But not one of the productions was fully distinguished. During the years spanned by the Bridge Project, I was more excited by home-grown Shakespeare: the “Othello” from Theater for a New Audience as well as the Public Theater’s scintillating “Twelfth Night” and “The Merchant of Venice.” Meanwhile last fall’s Classic Stage Company production of “The Cherry Orchard” was far more engaging than the Bridge Project’s lackluster version.
How did the project fare in terms of some of its other goals? One minor aim was to dispel the notion that British and U.S. approaches to classical acting are somehow discordant or at odds. Certainly the ensemble casts in the shows I saw showed no jagged fault lines in technique. Americans are now accustomed to Shakespeare in accents both British and American, and the ear adjusts quickly.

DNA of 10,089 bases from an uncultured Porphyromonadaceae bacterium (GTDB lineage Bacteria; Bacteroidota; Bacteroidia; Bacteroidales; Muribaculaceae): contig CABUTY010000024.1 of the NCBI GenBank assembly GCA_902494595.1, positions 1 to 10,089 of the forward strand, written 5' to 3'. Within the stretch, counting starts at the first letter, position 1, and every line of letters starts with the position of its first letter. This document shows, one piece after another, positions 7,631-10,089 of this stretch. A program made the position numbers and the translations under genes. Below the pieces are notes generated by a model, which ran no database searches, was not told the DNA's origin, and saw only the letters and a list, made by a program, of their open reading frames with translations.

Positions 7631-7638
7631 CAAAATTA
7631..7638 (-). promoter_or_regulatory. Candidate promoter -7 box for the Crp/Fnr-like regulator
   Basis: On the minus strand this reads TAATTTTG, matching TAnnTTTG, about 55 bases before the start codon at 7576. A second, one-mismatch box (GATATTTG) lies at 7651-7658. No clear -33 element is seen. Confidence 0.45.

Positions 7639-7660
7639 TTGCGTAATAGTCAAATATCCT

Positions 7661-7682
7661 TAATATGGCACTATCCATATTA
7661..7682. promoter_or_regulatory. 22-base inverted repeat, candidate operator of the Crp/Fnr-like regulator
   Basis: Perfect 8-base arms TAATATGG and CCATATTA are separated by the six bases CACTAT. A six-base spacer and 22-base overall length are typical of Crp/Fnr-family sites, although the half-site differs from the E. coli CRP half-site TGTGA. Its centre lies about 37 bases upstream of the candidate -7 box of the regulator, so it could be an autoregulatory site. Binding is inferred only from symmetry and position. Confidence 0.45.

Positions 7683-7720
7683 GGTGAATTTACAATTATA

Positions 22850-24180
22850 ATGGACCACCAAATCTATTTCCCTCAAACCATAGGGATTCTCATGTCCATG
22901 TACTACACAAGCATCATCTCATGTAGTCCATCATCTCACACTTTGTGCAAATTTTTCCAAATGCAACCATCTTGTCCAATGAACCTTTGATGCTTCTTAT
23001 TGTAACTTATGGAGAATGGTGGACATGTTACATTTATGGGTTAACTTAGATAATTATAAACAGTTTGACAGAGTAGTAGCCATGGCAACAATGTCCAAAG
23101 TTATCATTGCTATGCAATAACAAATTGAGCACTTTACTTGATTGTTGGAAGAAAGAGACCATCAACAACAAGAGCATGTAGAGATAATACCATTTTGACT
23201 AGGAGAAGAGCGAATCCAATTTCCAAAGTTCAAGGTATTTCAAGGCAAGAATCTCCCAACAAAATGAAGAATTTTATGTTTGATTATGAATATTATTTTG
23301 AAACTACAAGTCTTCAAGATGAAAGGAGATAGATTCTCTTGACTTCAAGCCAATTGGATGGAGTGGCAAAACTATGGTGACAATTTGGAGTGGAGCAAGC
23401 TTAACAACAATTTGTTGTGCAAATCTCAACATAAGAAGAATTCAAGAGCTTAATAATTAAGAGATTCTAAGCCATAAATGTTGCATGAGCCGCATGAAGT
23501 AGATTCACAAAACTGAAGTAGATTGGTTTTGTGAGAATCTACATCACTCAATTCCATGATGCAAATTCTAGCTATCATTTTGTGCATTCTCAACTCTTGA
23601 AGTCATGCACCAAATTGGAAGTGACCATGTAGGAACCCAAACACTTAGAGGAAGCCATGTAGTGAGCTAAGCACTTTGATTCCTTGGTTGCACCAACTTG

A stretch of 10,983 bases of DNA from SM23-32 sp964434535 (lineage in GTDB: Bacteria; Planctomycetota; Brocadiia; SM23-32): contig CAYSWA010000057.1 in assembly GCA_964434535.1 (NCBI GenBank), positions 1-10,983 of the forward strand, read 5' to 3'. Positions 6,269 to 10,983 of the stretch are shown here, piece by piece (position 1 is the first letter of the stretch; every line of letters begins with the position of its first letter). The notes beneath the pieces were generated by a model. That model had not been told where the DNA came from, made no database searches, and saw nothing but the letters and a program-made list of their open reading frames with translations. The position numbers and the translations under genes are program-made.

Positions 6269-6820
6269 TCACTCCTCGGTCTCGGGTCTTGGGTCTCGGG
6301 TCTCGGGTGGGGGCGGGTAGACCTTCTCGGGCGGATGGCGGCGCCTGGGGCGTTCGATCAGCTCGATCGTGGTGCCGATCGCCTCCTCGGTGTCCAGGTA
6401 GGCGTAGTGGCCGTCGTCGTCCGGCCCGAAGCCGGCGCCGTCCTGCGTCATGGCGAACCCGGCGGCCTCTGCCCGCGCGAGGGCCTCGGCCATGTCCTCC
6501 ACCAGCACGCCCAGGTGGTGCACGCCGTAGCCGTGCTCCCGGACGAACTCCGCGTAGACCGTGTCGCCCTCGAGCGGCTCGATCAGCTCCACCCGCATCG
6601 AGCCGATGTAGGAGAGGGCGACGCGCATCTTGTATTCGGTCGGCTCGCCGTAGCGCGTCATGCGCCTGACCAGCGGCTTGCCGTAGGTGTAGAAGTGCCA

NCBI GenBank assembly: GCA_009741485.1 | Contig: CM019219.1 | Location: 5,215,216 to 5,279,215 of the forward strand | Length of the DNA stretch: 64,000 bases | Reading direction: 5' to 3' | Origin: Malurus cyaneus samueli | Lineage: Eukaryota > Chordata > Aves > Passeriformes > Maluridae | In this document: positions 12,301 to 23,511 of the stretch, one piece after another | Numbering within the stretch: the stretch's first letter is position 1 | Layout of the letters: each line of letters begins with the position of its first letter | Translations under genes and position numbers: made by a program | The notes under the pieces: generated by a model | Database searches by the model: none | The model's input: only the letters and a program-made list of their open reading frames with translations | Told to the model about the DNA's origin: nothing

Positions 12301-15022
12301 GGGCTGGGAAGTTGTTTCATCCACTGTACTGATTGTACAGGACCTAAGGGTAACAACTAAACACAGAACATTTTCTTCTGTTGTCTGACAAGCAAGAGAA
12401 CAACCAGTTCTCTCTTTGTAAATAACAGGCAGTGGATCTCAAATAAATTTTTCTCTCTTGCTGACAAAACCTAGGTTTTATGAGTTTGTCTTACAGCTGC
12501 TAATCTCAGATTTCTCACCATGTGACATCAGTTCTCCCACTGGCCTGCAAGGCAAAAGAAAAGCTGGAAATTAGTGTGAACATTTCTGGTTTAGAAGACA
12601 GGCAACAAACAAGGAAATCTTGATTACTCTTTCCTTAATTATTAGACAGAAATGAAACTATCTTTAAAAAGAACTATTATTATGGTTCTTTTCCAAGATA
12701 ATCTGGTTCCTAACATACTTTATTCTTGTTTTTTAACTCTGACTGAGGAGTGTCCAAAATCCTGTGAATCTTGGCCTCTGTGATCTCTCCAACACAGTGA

Would I have liked to see a few more Americans in prominent parts? Certainly. Generally speaking it seemed to me that the Americans involved played less substantial roles than the British actors did, excepting of course Spacey’s star turn.
That’s nothing new. New York theatergoers have also become accustomed to seeing mixed U.S. and British casts on Broadway, but the stars center stage are usually British, while the Americans are the supporting players: think of “Mary Stuart” with Janet McTeer and Harriet Walter, with an excellent cast of Americans playing their courtiers, or “Boeing-Boeing,” with Mark Rylance presiding over a supporting cast that included Christine Baranski and Gina Gershon.